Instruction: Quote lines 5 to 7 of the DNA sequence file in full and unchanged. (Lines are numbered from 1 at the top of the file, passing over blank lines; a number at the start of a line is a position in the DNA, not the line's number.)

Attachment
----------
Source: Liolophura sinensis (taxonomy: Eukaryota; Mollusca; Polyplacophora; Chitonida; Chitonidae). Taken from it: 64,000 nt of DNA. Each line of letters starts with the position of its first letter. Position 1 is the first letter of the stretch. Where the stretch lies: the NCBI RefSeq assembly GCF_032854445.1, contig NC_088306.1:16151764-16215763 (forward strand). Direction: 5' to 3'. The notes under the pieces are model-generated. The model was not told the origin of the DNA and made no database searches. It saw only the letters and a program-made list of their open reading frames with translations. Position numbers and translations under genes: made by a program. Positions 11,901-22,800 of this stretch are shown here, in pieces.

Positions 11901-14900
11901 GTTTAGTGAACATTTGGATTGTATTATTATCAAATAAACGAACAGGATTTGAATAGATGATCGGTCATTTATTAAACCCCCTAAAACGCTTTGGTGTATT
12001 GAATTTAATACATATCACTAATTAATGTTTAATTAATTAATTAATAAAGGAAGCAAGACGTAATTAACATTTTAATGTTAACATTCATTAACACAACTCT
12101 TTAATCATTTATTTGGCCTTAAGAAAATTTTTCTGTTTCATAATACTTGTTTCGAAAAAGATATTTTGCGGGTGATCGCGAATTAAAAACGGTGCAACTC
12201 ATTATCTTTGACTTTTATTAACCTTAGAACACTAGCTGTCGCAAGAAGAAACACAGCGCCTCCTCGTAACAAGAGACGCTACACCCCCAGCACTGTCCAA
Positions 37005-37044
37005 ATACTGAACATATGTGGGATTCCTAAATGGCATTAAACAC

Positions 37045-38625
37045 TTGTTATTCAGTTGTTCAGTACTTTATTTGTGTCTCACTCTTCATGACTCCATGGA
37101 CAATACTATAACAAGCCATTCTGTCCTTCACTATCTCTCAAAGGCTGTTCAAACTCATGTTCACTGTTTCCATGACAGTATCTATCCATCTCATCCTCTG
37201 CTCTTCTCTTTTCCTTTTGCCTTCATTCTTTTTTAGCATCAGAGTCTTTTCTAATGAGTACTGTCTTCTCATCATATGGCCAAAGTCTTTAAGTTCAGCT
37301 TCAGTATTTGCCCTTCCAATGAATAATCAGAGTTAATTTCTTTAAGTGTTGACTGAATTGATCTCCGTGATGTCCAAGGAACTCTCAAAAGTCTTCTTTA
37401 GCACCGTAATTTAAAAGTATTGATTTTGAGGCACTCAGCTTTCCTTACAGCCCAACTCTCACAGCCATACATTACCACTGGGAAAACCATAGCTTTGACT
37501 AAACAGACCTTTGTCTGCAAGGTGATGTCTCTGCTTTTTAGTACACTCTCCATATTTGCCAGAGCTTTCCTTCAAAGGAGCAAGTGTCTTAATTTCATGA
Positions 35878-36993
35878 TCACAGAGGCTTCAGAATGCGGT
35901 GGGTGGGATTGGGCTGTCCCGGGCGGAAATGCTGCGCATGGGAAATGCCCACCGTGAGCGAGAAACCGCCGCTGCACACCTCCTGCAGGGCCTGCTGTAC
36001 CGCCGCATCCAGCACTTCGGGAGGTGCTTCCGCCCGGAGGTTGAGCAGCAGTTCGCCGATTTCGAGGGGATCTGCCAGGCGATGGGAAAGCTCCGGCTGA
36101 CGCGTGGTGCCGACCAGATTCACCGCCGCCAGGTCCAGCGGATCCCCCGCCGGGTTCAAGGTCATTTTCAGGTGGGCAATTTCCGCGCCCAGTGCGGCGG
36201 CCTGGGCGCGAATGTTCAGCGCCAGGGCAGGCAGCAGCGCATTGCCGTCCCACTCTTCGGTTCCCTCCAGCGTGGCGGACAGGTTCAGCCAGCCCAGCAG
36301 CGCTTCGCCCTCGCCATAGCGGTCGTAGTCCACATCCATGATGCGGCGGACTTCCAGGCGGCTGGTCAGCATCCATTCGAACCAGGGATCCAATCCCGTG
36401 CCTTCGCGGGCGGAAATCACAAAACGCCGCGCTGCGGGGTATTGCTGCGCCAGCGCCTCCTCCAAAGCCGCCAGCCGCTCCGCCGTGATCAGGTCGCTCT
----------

12101 TTAATCATTTATTTGGCCTTAAGAAAATTTTTCTGTTTCATAATACTTGTTTCGAAAAAGATATTTTGCGGGTGATCGCGAATTAAAAACGGTGCAACTC
12201 ATTATCTTTGACTTTTATTAACCTTAGAACACTAGCTGTCGCAAGAAGAAACACAGCGCCTCCTCGTAACAAGAGACGCTACACCCCCAGCACTGTCCAA
Positions 37005-37044